Posted by Ryan Wilson
The Milwaukee Journal-Sentinel's Bob McGinn might be relatively new to breaking news on Twitter but he's one of the best beat writers in the country. So when he passes something along, whatever the medium, it's worth paying attention.
On Thursday afternoon, amid the maelstrom of the latest labor negotiations goings-on, McGinn tweeted two choice nuggets that might have otherwise gotten lost in the mix.
On Tuesday we mentioned an ESPN Wisconsin report that said the Packers told their players to be ready to report this Saturday, even though communication between teams and players is prohibited during the lockout. (The Packers denied the report, by the way.)
So if, as McGinn hears, roughly a third of the league is in violation of this rule, what will NFL Commissioner Roger Goodell do about it? Our guess: nothing. Given all the other things on his plate, we're not sure this ranks particularly high on the to-do list. And who knows, maybe Goodell feels similarly about punishing players who struggled to walk the straight and narrow at any point in the last four months, too.
McGinn tweet No. 2:
This isn't the first time we've heard mention of training camp roster expansion. Last month, NFL Network's Jason La Canfora wrote: "The league's competition committee has broached the idea of expanding training-camp rosters for 2011, considering all of the offseason training activities and teaching time that has been lost, as well as the months of evaluation that teams normally would have to work with depth players and prospects. The idea has been embraced by numerous general managers I spoke to this week and would receive significant support by their ranks if put to a vote."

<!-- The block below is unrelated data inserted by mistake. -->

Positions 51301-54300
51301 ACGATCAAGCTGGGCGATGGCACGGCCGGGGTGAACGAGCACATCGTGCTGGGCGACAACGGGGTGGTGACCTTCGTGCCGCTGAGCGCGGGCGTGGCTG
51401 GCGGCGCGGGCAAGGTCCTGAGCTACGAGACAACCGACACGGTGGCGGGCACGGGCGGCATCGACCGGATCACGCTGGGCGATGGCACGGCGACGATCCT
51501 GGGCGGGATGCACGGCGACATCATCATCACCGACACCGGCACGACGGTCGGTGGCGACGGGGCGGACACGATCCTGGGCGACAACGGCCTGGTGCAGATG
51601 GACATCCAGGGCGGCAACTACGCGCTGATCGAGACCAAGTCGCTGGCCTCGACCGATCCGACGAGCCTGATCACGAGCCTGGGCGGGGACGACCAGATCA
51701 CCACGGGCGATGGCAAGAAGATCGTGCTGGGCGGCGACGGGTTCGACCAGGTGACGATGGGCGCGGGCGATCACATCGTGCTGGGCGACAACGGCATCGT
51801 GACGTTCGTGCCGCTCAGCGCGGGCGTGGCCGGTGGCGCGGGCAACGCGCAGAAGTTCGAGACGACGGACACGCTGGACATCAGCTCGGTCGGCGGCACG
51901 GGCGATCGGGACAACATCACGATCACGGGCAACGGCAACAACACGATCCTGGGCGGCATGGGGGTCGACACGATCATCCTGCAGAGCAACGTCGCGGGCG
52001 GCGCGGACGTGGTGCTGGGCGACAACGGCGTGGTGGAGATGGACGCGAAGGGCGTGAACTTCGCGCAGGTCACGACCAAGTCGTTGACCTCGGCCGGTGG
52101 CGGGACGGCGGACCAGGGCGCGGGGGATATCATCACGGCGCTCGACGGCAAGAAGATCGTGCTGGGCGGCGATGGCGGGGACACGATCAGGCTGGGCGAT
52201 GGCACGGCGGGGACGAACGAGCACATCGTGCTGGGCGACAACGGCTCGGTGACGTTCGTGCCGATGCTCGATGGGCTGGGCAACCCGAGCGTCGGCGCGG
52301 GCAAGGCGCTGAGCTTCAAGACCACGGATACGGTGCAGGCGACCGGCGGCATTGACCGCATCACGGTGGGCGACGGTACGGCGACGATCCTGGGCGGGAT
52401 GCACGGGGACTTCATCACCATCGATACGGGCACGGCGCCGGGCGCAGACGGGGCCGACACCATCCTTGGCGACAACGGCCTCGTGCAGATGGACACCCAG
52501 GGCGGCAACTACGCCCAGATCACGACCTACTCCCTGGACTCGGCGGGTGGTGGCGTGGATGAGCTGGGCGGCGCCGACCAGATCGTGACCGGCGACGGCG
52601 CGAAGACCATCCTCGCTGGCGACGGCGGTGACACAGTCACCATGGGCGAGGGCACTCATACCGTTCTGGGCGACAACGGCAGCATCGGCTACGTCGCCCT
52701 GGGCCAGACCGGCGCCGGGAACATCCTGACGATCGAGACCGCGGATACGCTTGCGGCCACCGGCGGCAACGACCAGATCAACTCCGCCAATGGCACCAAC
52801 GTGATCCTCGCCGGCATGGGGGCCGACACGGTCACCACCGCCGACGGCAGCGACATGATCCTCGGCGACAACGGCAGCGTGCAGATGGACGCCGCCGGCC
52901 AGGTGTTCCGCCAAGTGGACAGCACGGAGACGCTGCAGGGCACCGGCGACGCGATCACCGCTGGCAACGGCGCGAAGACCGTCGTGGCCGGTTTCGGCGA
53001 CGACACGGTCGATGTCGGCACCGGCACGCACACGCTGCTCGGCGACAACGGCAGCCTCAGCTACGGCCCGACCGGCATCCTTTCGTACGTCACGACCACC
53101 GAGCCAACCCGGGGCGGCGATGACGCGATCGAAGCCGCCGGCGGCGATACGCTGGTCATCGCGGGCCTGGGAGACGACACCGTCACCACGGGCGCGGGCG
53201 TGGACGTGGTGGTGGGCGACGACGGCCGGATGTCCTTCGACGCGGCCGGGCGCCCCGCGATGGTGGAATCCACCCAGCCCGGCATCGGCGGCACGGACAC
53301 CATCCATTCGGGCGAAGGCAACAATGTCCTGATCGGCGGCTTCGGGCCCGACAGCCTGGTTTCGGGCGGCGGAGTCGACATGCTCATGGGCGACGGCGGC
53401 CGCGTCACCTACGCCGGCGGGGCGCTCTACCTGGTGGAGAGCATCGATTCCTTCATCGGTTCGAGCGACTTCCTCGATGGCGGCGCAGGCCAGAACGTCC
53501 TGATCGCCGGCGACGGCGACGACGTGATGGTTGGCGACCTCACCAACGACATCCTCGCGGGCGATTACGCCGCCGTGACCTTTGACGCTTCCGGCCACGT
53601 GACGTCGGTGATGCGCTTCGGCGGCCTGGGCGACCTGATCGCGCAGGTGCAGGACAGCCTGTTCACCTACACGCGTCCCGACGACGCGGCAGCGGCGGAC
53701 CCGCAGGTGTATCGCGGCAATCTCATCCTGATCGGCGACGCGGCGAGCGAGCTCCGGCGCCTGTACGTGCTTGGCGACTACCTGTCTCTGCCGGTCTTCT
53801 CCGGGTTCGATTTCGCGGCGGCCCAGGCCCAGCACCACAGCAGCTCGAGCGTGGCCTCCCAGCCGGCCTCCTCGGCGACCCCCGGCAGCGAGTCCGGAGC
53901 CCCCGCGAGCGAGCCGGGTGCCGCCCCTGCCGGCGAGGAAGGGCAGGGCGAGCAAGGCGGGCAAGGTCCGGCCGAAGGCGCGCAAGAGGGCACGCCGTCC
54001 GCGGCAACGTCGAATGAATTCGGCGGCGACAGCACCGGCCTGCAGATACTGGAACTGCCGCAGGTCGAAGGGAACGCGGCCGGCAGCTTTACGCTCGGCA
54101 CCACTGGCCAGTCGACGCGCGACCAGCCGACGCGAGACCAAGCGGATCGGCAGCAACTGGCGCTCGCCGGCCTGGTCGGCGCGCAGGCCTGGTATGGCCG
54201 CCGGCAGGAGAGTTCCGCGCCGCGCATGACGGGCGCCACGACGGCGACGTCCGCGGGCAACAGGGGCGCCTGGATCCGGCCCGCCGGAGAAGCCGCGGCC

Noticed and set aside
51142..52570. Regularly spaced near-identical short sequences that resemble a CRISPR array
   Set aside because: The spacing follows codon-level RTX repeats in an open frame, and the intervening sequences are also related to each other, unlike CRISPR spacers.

As as PFT's Michael David Smith noted at the time, "Presumably, the NFLPA* would support the idea as well: Ten more players on each training camp roster means 320 more opportunities for professional football players to find jobs. Having more players in camp might also allow each individual player to take fewer reps and therefore lessen the risk of injury."
Finally, something everyone can agree on. We think.
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